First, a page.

Some local leaders say it changes everything for the Central Valley, but not everyone is on board.
The details are still being worked out, but business owners on Tulare and G Street say there's been talks of overpasses and improvements to existing tracks.
While its still business as usual, people there are wondering how long it will stay that way..
"I'm thinking maybe I should sell before this comes in," business owner Jerry Villanueva said.
Villanueva owns the cafe and convenience store about a block west of the train tracks.
He's been to dozens of high speed rail meetings and asks questions every time.
"It's kind of frustrating not knowing what the ends going to be. You're in limbo, but you got to keep going and hope for the best," he said.
Depending on you who ask the rail is the best thing for the Central Valley.
"This means the world to entrepreneurs in Fresno who struggle to compete in LA and San Francisco simply because they're too far away," Fresno mayor Ashley Swearengin said.
The revised plan will update local rail systems and will break ground on the first segment from Merced to the San Fernando valley by next year..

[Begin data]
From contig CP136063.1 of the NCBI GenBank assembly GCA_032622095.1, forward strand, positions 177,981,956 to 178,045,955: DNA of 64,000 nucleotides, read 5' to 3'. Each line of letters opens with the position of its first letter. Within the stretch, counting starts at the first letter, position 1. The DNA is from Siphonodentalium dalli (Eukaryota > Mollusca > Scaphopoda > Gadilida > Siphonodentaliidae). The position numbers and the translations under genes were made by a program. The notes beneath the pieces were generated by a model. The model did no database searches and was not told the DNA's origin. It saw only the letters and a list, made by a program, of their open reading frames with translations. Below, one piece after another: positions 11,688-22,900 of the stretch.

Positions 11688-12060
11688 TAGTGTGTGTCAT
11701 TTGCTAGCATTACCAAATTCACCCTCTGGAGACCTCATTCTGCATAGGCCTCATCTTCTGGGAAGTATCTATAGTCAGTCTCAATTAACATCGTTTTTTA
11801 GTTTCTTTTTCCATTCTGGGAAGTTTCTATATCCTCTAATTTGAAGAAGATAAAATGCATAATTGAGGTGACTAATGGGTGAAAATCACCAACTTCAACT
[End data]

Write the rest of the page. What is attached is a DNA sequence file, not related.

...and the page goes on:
Kings County Supervisor Richard Valle still opposes the rail and worries the project will plow through farms and dairies.
"There's people living with a lot of tension. It's the unknown factor, what's going to happen to their property," Valle said.
Environmental studies are still being done, and while this is just the beginning the Rail Authority chairman says it's the future of California. But Dan Richard also says he understands why business and land owners are frustrated.
"We haven't been able to legally to tell them what we could try to mitigate impact and how we would compensate them fully and fairly," Richard said.
He promises to minimize the impact and says the government will help fund the project and dedicate funds from the new Cap and Trade program..
Local officials also promise 20 thousand new jobs, with the hope of bringing our unemployment rate down.
The revised plan is headed to the legislature, and the chairman plans to address the concern in Kings County at a meeting Tuesday afternoon.